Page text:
perintendent, and four minor employes
of the company, for conspiracy. He
turned state's evidence and his testi
mony played an Important part in, the
conviction of Heike, Oerbracht and
the checkers.
The sugar company, meanwhile, had
returned to the government more than
$2,000,000 out of which, it was shown,
the customs had been defrauded by
the underwelghlng operations. Heike's
case was a long time coming to trial,
as he first pleaded immunity because
of the testimony which he had given
before the federal grand Jury in an
other sugar company proceeding. His
plea was overruled by the supreme
court of the United States. Gerbracht
was sentenced last week to two years
in the Atlanta penitentiary and to pay
a fine of $5000, but was allowed a stay
pending appeal.
- ■ -
Mrs. Schwarzaur Fears Whittier
and Attemps Suicide
SAN DIEGO, Sept. 19.— the out
come of a hasty marriage and an
elopement immediately afterward,
George W. Senior, alias Ray Collins,
charged with embezzlement, is in jail
here to await trial and Mrs. Albert
Schwarzaur, aged 17, ls home again
with her mother. An effort will.be
made to have her. sent to Whittler.
A few nights ago Schwarzaur, Senior
and the girl were ln a local cafe.
Schwarzaur dared the girl to marry
him that night. She assented, the
license was issued and tho ceremony
performed before midnight. She went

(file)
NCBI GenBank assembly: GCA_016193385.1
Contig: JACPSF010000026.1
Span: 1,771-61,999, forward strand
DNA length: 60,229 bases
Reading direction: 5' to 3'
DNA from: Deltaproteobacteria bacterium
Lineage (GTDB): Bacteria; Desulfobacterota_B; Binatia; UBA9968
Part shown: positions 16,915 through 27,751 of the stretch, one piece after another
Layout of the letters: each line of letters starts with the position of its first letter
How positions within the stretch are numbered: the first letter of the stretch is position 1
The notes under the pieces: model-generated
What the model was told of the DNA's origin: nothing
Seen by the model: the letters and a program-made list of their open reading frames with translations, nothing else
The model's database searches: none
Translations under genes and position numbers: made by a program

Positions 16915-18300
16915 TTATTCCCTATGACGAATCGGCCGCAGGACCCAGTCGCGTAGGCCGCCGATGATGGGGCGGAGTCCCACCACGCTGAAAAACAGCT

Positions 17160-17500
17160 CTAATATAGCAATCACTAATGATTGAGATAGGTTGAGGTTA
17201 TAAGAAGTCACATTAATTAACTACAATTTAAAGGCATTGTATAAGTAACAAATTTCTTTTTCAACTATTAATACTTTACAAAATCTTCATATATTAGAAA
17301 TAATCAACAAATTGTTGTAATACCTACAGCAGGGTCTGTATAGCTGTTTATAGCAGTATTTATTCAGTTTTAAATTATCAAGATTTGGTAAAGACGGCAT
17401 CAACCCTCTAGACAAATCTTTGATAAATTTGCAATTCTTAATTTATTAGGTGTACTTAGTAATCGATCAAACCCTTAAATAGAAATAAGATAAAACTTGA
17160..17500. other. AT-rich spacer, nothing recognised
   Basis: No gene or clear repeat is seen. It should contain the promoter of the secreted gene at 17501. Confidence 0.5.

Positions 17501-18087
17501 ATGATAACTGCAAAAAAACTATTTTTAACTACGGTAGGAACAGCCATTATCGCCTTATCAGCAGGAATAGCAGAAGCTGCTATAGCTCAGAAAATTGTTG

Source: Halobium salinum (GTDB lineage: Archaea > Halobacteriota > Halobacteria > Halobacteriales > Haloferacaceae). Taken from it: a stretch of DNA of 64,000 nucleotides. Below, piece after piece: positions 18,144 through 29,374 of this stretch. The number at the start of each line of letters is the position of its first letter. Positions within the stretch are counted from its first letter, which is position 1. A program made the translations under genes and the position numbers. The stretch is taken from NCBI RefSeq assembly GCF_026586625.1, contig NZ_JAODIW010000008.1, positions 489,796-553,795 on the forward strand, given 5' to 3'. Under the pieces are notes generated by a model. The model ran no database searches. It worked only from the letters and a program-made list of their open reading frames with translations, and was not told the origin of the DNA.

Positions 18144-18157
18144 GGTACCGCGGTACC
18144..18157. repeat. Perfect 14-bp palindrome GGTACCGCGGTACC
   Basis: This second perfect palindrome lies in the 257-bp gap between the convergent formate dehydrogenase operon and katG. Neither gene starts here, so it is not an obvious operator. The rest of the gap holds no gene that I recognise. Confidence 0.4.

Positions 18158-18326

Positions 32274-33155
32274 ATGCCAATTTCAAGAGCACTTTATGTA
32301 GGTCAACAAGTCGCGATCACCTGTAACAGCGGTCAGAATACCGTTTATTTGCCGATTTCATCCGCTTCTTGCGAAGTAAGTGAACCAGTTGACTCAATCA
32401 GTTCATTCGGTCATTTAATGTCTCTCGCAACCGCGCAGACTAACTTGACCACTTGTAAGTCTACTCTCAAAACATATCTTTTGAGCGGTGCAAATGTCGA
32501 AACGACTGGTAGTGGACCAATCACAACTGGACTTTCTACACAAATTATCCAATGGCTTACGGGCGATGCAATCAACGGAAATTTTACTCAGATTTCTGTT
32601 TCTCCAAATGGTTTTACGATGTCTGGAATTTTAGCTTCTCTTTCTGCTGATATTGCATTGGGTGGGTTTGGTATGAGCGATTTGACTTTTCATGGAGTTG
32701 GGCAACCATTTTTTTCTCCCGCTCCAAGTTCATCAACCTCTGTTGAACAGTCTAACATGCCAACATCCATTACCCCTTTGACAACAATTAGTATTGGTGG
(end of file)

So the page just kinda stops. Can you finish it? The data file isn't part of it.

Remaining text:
to the home of her/ mother immediate
ly afterward and Ut<; next day left for
Los Angeles in thrf company of Senior.
The arrest ln that city followed and
they were brought, back la9t evening
by a San Diego detective.
Shortly before 11 o'clock this morn
ing the fact that Mrs. Schwarzaur at
tempted to commit suicide by drinking
the contents of a vial of poison became
known. The attempt, it is said, was
made early this morning after a night
of brooding over the prospect of be
coming an Inmate of the reform school
at Whittler. The police were hurriedly
notified by the girl's sister and a phy
sician arrived In time to save her life.
The girl's mother now is under the
doctor's care as the result of an attack
of heart failure following her daugh
ter's attempt at suicide.
Asserts Armada of 100 Ships
Would Be Cheap
SEATTLE, Sept. 19.—Rear Admiral
Tvans, retired, arrived in Seattle last
night. Replying to the criticism of the
expense of a large fleet of warships in
the Pacific, Admiral Evans asserted
that as an insurance feature alone It
would pay the government.
"It has been figured." said he, "that
the cost of a fleet of 100 battleships
would not exceed one-tenth of one
per cent of the property within reach
of twelve-Inch guns on the Atlantic
coast." ,
As demonstrating the Insurance value